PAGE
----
This is one of Cabell's later books, and a short one at that, running at nearly half the word count of his normal novel. The first half of it is as ironic as his best work in the "Biography of the Life of Manuel," neatly revisiting a number of his main themes such as the concept of the true love that cannot be recaptured (known as "domnei" or woman-worship), that one's actions matter not so much as how one's neighbors view those actions, and honoring one's word. The second half skewers the first--returning the main character to that lost love, making those actions have ramifications (at least to some extent), and showing that one's promises can always contain loopholes.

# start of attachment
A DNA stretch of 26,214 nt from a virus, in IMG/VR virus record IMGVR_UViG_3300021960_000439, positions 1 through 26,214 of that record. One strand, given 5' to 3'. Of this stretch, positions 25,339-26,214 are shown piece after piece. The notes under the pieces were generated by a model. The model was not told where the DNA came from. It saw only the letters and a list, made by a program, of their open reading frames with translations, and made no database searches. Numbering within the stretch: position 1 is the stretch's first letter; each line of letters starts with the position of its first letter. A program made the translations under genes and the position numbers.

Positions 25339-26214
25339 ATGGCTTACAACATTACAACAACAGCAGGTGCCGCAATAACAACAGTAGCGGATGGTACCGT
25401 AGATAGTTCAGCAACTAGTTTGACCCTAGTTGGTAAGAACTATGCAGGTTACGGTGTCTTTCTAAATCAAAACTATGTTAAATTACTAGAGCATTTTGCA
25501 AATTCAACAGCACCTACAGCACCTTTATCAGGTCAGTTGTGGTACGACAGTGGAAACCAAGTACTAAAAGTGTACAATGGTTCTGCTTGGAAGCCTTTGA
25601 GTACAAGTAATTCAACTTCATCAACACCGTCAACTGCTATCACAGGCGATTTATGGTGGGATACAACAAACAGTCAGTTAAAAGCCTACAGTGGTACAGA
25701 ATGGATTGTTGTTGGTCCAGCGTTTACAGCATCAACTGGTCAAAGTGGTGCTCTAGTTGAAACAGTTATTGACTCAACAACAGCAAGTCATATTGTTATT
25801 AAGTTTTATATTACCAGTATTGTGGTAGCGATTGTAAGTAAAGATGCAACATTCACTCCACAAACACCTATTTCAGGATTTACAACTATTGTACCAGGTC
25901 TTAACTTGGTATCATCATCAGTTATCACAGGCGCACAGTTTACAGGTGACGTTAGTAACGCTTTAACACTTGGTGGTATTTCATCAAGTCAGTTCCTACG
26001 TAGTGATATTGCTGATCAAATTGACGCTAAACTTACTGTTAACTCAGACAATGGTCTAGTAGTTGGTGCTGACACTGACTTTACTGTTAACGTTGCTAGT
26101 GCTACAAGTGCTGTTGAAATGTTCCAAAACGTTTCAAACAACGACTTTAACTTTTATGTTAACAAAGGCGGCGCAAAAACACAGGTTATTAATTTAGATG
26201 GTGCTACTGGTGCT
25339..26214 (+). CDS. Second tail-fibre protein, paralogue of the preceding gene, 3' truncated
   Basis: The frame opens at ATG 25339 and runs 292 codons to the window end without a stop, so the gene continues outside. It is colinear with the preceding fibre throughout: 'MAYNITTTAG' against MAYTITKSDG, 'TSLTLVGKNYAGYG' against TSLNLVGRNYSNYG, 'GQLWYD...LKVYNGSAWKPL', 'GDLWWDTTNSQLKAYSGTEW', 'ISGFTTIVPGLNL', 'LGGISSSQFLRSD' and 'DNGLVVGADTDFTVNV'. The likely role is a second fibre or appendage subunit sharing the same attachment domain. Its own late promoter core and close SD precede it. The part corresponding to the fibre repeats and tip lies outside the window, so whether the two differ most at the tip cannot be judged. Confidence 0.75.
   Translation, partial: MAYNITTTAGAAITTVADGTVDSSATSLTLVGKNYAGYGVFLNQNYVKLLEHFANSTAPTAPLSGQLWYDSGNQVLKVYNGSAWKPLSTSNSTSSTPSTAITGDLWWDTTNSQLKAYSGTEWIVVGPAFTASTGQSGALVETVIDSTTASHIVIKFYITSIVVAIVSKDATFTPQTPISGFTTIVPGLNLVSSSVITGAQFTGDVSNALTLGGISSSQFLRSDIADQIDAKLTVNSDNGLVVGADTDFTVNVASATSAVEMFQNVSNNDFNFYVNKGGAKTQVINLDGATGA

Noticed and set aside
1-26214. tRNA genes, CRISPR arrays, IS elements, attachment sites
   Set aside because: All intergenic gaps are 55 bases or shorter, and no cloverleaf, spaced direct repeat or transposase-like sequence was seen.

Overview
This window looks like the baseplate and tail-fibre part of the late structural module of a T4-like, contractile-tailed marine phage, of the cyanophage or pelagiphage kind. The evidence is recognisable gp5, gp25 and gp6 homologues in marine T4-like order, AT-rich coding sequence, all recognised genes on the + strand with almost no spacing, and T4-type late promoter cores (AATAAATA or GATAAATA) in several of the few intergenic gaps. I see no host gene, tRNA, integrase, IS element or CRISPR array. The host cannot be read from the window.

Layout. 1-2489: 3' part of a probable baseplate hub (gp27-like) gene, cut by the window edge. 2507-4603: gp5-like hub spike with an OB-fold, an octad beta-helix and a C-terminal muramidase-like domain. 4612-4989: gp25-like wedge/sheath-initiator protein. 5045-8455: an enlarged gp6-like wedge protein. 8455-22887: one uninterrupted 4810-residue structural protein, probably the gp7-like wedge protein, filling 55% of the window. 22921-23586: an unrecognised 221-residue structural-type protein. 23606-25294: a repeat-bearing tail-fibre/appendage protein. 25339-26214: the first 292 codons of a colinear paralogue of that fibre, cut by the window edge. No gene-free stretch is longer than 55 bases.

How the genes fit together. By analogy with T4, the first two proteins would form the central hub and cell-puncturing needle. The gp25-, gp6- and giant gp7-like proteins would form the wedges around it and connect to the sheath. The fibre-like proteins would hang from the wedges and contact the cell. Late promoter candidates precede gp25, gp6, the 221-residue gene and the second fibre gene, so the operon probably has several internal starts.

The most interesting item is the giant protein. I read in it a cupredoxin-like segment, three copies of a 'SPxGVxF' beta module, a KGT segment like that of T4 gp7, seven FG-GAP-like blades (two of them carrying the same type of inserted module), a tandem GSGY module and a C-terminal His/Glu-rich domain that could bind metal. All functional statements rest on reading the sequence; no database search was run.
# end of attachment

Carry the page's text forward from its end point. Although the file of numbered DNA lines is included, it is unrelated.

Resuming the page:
Cabell's work always has several things going on: although you can read the surface of the novel and enjoy it, if you know what he's satirizing it is much more rewarding. There Were Two Pirates is a mature reflection on growing older and trying to reconcile with the kinds of dreams and goals a person makes when he or she is young. Cabell was writing from personal experience, as one who had seen his star rise and then fall in the short space of 20 years. Like his later books--mainly autobiographical memoirs--this book reflects what Cabell had finally grown to understand: (to be anachronistic) that his fifteen minutes of fame were over. In its place, Cabell returned (not that I'm sure he had ever left it) to what he did best: write for himself.